INSTRUCTION SHEET: IMPETIGO University of North Carolina Wilmington Abrons Student Health Center

University of North Carolina Wilmington
Abrons Student Health Center
The Student Health Provider has diagnosed impetigo. Impetigo is an infection of the skin caused by
bacteria (germs). The infection is easily treated, and rarely serious. Treatment consists of an
antibiotic by mouth or an antibiotic ointment applied to the skin.
Impetigo is most common in young children. Children two to six years-old are most often affected,
but impetigo can be seen in older children and even adults.
Impetigo is more common in warm climates and warm months of the year. Insect bites, more
frequent in warm weather, play a part in causing impetigo. Bug bites and other small breaks in the
skin allow germs to penetrate the protective outer layer of skin. The germs may multiply, resulting in
small areas of infection.
The lesions of impetigo begin as tiny blisters. The blisters break, and a yellow crust surrounded by
redness appears. The yellow crusts “weep” clear fluid.
Itching is the main symptom of impetigo. The lesions are not painful. Fever is unusual, as is a toxic
(sick-looking) appearance.
The infection is contagious; impetigo is spread by direct contact (touching). A person is prone to
infection if he/she has small breaks in the skin, and has physical contact with a person infected with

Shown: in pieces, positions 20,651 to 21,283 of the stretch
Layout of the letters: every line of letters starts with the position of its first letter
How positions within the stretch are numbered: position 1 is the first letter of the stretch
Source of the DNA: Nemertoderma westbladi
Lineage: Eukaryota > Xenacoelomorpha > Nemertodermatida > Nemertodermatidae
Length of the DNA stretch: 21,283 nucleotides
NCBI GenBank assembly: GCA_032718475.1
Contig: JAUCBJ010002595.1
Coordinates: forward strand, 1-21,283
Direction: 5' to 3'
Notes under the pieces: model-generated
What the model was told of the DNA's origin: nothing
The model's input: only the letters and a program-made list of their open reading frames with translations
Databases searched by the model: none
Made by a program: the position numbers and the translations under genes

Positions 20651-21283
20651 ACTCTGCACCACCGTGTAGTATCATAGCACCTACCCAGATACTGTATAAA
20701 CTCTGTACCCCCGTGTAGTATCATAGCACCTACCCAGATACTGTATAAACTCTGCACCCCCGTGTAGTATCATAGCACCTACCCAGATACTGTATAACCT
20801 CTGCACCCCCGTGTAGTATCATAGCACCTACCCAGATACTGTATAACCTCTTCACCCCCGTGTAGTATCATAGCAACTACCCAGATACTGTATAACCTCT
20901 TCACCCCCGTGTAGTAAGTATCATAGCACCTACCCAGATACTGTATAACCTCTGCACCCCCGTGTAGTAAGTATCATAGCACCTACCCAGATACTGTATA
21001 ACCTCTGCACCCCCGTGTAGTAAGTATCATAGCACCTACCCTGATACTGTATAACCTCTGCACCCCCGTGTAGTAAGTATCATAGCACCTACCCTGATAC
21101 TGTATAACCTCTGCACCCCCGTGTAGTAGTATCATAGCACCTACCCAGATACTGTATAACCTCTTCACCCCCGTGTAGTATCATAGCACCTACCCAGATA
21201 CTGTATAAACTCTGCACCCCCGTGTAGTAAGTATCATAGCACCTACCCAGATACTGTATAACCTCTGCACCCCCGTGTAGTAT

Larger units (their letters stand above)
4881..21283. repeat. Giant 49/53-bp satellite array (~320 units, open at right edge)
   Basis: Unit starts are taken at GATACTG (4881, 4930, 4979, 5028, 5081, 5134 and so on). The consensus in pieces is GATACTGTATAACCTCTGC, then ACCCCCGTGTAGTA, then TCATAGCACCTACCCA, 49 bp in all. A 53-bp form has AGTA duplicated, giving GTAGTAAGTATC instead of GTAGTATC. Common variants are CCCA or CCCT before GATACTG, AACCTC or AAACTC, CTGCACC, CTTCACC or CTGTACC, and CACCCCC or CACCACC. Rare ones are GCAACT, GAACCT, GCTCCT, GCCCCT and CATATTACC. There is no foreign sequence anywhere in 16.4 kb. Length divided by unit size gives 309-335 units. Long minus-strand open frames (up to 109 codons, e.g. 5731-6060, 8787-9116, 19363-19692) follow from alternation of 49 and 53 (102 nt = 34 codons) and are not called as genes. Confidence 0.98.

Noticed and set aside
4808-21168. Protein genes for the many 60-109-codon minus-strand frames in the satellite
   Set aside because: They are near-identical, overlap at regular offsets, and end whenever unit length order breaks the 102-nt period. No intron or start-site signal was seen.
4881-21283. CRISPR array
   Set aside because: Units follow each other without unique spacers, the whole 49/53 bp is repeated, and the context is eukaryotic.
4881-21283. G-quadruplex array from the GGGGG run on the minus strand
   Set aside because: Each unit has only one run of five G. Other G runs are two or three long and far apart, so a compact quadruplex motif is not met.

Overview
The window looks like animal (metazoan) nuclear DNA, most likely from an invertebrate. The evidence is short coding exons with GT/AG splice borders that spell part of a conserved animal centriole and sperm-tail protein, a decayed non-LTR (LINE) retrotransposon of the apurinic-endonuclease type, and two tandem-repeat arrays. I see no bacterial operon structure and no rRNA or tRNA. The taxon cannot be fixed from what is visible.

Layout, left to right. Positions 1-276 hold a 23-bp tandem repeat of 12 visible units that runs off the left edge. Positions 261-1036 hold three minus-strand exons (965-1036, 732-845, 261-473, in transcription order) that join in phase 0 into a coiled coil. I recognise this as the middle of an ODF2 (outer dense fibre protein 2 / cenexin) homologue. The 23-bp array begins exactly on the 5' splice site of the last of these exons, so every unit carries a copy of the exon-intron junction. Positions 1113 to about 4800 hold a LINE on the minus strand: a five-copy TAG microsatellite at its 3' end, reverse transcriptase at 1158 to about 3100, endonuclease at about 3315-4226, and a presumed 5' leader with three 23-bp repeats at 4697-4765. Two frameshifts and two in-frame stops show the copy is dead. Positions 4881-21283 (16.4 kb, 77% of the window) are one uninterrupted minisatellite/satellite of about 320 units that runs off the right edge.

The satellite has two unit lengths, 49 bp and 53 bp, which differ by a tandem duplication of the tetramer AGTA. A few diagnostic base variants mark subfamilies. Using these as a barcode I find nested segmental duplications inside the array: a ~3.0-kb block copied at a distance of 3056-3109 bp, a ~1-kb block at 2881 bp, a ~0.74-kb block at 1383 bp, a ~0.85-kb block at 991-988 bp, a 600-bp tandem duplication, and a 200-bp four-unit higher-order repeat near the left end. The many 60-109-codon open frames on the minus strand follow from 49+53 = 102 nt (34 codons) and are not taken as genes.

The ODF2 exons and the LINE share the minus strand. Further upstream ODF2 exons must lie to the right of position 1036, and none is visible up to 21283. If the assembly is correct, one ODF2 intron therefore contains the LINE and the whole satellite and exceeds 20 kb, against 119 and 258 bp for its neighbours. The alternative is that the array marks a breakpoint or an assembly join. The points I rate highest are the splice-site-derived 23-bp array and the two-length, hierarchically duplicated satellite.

1. The entire skin surface should be cleaned daily with soap and water. A bath or shower with good
cleaning works nicely.
2. An antibiotic by mouth, or topical (rubbed on) ointment is prescribed. If an antibiotic by mouth is
prescribed, the medicine should be taken as directed, until gone. If ointment is prescribed, rub a
light film onto the affected areas as directed, several times a day.
3. Diphenhydramine (Benadryl) or loratadine, antihistamines available over-the-counter, can be
used to control itching. The main side effect of diphenhydramine is drowsiness. Loratadine is
4. If worsening of your condition occurs, seek prompt medical care with the Student Health Center
or your personal/referral provider, or go to the nearest emergency department. Specifically, seek
care if you develop a toxic (sick looking) appearance or fever greater than 101 degrees.
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Abrons Student Health Center · 601 S. College Road · Wilmington, NC 28403 · 910-962-3280 · Fax 910-962-4130
After-hours advice: Call Vitaline 910-815-5188